request; parameters from other sources MUST NOT be used", akin to what
we say down in Sections 5 and 6.3.
But we need to be careful about the wording to not exclude the usage of
the "request" and "request_uri" query parameters to  find the Request

   the JWT claims.  Parameter names and string values MUST be included

nit: maybe "the JWT claims of the object"?

   any extension parameters.  This JSON [RFC7159] constitutes the JWT
   Claims Set defined in JWT [RFC7519].  The JWT Claims Set is then
   signed or signed and encrypted.

nit: I  think we want "This JSON [RFC7159] object".

(Long quote incoming)

   The following is an example of the Claims in a Request Object before
   base64url encoding and signing.  Note that it includes extension
   variables such as "nonce" and "max_age".

      "iss": "s6BhdRkqt3",
      "aud": "",
      "response_type": "code id_token",
      "client_id": "s6BhdRkqt3",
      "redirect_uri": "",
      "scope": "openid",
      "state": "af0ifjsldkj",
      "nonce": "n-0S6_WzA2Mj",
      "max_age": 86400

   Signing it with the "RS256" algorithm results in this Request Object
   value (with line wraps within values for display purposes only):


Decoding the base64 of the body, we see:
 "iss": "s6BhdRkqt3",
 "aud": "",
 "response_type": "code id_token",
 "client_id": "s6BhdRkqt3",
 "redirect_uri": "",
 "scope": "openid",
 "state": "af0ifjsldkj",
 "nonce": "n-0S6_WzA2Mj",
 "max_age": 86400,
     "given_name": {"essential": true},
     "nickname": null,
     "email": {"essential": true},
     "email_verified": {"essential": true},
     "picture": null
     "gender": null,
     "birthdate": {"essential": true},
     "acr": {"values": ["urn:mace:incommon:iap:silver"]}

I'm not sure where the "claims" claim is coming from -- 6749 doesn't
seem to talk about it.  (Note that this example is used later on as

Section 5.2.1

   It is possible for the Request Object to include values that are to
   be revealed only to the Authorization Server.  As such, the
   "request_uri" MUST have appropriate entropy for its lifetime.  For
   the guidance, refer to of [RFC6819].  It is RECOMMENDED
   that it be removed after a reasonable timeout unless access control
   measures are taken.

It sounds like a link to might
also be useful.

Section 5.2.2

Do we want to remind the reader that the other query parameters are just
for backwards compatibility?

Section 5.2.3

   The following is an example of this fetch process:

     GET /request.jwt HTTP/1.1

It's useful to show good hygeine in examples; can we get the extra
entropy in this request that we have in the previous example(s)?

Section 6.2

   The Authorization Server MUST perform the signature validation of the
   JSON Web Signature [RFC7515] signed request object.  For this, the
   "alg" Header Parameter in its JOSE Header MUST match the value of the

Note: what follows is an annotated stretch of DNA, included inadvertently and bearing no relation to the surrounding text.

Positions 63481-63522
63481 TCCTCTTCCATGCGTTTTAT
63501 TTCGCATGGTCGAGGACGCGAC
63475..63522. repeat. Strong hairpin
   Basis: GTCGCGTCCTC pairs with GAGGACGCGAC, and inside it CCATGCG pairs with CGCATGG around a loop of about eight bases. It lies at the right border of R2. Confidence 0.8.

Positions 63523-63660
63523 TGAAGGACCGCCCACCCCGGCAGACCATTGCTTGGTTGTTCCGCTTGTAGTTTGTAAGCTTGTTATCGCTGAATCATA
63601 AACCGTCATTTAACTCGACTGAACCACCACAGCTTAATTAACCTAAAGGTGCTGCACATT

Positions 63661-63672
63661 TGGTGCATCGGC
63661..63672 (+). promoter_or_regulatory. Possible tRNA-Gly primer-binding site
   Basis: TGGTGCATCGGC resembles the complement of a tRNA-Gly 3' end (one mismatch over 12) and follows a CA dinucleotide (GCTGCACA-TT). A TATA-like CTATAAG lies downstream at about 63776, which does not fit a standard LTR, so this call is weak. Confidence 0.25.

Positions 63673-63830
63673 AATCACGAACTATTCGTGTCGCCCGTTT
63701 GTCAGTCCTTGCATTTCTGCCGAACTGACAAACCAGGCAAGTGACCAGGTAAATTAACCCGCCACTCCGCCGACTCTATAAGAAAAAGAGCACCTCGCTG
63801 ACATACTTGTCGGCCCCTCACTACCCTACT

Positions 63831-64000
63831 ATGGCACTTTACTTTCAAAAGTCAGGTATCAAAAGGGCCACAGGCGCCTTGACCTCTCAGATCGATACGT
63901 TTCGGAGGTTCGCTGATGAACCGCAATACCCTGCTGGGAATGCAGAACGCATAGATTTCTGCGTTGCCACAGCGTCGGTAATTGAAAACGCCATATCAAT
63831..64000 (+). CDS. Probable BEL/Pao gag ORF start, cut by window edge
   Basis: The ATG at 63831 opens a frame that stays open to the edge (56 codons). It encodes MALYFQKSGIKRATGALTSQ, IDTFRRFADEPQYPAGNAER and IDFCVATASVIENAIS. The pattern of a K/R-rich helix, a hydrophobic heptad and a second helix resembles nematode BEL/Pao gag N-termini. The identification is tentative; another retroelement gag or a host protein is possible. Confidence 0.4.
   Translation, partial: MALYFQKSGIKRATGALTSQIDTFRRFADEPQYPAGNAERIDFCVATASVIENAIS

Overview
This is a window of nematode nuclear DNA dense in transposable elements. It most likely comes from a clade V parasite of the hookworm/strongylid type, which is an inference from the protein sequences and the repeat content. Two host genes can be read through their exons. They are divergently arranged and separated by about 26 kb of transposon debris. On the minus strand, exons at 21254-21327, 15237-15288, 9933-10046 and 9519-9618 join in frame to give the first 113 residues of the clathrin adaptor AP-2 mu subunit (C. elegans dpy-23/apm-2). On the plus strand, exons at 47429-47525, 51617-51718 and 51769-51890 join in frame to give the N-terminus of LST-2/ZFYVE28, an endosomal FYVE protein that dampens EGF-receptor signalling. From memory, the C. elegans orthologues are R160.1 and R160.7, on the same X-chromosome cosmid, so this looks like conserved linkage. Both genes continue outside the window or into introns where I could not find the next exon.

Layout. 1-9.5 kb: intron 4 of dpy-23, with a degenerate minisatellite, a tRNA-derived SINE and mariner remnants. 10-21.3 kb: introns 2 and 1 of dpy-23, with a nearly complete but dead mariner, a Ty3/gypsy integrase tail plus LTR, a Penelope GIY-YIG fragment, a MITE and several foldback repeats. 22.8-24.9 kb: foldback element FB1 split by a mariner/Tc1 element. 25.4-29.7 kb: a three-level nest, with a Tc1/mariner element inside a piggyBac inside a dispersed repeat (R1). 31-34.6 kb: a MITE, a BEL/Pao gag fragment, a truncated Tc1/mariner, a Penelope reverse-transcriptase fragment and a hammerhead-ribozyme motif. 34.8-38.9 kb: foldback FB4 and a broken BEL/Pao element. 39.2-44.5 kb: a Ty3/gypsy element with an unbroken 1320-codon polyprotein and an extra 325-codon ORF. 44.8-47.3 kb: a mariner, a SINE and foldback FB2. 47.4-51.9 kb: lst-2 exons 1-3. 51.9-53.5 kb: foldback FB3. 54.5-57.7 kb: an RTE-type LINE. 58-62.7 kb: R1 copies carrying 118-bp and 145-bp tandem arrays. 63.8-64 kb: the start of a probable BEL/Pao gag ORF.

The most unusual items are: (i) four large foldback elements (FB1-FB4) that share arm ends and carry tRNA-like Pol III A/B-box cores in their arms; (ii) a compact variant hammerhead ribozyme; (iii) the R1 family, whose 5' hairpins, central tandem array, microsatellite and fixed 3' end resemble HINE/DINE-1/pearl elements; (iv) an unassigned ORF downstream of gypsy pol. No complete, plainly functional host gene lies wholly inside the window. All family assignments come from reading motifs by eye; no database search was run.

pre-registered algorithm.  The signature MUST be validated against
   the appropriate key for that "client_id" and algorithm.

Does "the pre-registered algorithm" concept exist in the specs outside
of draft-ietf-oauth-jwt-bcp?

Section 8

   HTTP clients MUST also verify the TLS server certificate, using
   subjectAltName dNSName identities as described in [RFC6125], to avoid
   man-in-the-middle attacks.  The rules and guidelines defined in

It's probably easier to just say "using DNS-ID [RFC6125], to avoid
man-in-the-middle attacks".

Section 9

The error codes we list in Section 7 are already registered, for the
OIDC usage.  Do we want to say anything about that?   (I guess it would
be disallowed by process to try to update the existing registration to
also point at this document.)

Section 10

We probably also want to reference draft-ietf-oauth-jwt-bcp.

Section 10.1

   When sending the authorization request object through "request"
   parameter, it MUST either be signed using JWS [RFC7515] or encrypted
   using JWE [RFC7516] with then considered appropriate algorithm.

Up in Section 5 we only allow (a) signed and (b) signed then encrypted;
similarly, in Section 4 we reiterate "signed then encrypted".  Why is it
okay to talk about just "signed or encrypted" here?

Section 10.2

   (b)  Verifying that the symmetric key for the JWE encryption is the
        correct one if the JWE is using symmetric encryption.

Similarly to the previous point, you also need to check the signature,
which will always be there.

   (d)  Authorization Server is providing an endpoint that provides a
        Request Object URI in exchange for a Request Object.  In this

I don't think this is a complete sentence (and it's definitely not a
parallel construction with (a)-(c)!).  I think perhaps a crisp one-line
summary of this method would be "Delegating the authorization check to a
separate "Request Object to Request Object URI" endpoint on the
Authorization Server".  (The writing in the rest of this paragraph could
also use an editing pass.)

   (e)  A third party, such as a Trust Framework Provider, provides an
        endpoint that provides a Request Object URI in exchange for a
        Request Object.  The same requirements as (b) above apply.  In
        addition, the Authorization Server MUST know out-of-band that
        the Client utilizes the Trust Framework Operator.

The Authorization Server also has to trust the third-party provider to
actually do its job and not misbehave, right?

Section 10.3

I'm not entirely sure what "[t]he endpoints ithat come into question in
this specification" is supposed to mean -- is it just "the OAuth 2.0
endpoints presently defined in Standards-Track RFCs"?

   In [RFC6749], while Redirection URI is included, others are not